I'm sure the last point was the most critical!
     
  13. A lot of time squeeks etc. come from a lack of coordination between the two hands. Maybe your left hand is a tiny bit early releasing the string (moving to the next note) or brushes against the open string you are trying to play etc.

    The best way to work on this is to slow the passages way down. Make sure at a very slow speed that the bow stops, then the left hand goes down BEFORE the bow starts again. If you restart the bow too soon...voila, screech!

    With this in mind, you can possibly make your life a bit easier by shortening up your bow strokes (play slightly more stacatto). This will buy you another split second in order to make the left hand change. But remember...

    bow stops > left hand moves > bow restarts
     
  14. AllegroConBasso

    AllegroConBasso

    Apr 3, 2005
    I think that any "Screech" is simply caused by drawing the bow across the string at any angle other than a perfect right angle. If the bow is in any way crooked, the bass will spit out a load of high overtones that are unpleasant to say the least! Practise in front of a mirror and make sure that your bow is perpendicular to the string at all times!

    Also if your left hand is not adequately firm against the ebon stretch then the bow will not draw the loudest pitch possible. (i.e. an enornous core sound)

    This should help - Happy strokin'
     
  15. Scroller

    Scroller

    Jul 16, 2005
    Hate to bring the "screech" issue up again, but it has been a thorn in my side for quite some time, especially when crossing to the G. I'm pretty good at keeping the bow perpendicular to the string. I use a German bow. A previous teacher once said to imagine you're drawing back a bowling ball and this seems to work well. I still have never figured out how often to use the open G or should this be avoided as much as possible? When playing fast, 16th note passages it often seems logical to use open G but my screech ratio ends up being about 50/50. Sometimes it sounds smooth with the open string, sometimes it screeches. Sure I get screeches on other strings but the G seems the most troublesome and difficult to correct. I use Helicore strings. Anybody care to comment...?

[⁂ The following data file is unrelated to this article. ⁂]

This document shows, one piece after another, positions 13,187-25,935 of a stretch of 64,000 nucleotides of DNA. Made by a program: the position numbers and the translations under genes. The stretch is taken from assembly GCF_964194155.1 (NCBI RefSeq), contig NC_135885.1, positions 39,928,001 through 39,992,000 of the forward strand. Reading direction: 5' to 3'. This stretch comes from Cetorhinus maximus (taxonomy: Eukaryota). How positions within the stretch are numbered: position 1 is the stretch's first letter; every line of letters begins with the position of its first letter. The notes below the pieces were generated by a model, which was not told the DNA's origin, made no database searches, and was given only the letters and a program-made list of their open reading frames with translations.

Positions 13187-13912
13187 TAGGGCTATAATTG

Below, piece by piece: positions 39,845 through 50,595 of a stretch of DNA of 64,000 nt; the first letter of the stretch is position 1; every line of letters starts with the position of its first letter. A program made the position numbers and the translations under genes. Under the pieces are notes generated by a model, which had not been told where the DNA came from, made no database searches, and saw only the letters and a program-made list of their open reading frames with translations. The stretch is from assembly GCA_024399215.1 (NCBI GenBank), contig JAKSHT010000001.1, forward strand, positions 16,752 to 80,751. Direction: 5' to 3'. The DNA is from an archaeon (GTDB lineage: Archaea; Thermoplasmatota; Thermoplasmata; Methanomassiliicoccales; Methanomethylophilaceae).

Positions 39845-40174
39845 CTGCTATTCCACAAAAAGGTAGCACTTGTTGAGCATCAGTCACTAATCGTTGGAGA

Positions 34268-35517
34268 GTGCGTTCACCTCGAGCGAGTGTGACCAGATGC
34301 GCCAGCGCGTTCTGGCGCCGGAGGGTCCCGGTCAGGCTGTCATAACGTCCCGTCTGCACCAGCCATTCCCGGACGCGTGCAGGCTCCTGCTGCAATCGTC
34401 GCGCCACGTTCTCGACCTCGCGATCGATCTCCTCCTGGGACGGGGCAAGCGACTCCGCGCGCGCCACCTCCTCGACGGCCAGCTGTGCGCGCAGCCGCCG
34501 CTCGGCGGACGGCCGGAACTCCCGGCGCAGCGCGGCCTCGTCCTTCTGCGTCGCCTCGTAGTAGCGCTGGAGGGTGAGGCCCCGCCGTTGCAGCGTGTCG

16. littlekatie

    littlekatie

    Jul 14, 2004
    London, UK
    thats down to getting used to what measure of weight/speed your g likes...im a helicore as well (heli orch) and find them perfect - but everyone gets the odd screech!i will probably be corrected by the bass experts on this one, but from my perspective ive got used 2 what makes the g sing and what makes it screech! its an issue of technique, methinks,not your bass or your fab strings
     
  17. anonymous0726

    anonymous0726 Guest

    Nov 4, 2001
    Yup. More'n likey.
     
  18. KSB - Ken Smith

    KSB - Ken Smith Banned Commercial User

    Mar 1, 2002
    Perkasie, PA USA
    Owner: Ken Smith Basses, Ltd.
    Try wiping off the excess rosin from your strings more often. New rosin (on your Bow) doesn't stick to old Rosin (left on your strings).

    The Best 'G' I have found for the Bow is tyhe Regular Flexocor (Purple/Orchestra).

    So this problem to your teacher. He will be best to help you as far as Technique goes. We can only guess without actually seeing you play and Screech.
     
  19. Scroller

    Scroller

    Jul 16, 2005
    Thanks ladies and gents. While my bass isn't exactly a "plays by itself" beauty, I do believe it is set up the best it can possibly be for arco. I have never tried mixing different strings but I am interested in trying the G Flexocore. Alas, I am not currently taking lessons but I plan on doing so once again. As I've been focusing more on this problem, it actually seems to be more of a "scratch" than a "screech" or rather, the bow(me) isn't fully grabbing the note. Anyway, I will try the Flexocore and practicing more probably wouldn't hurt either!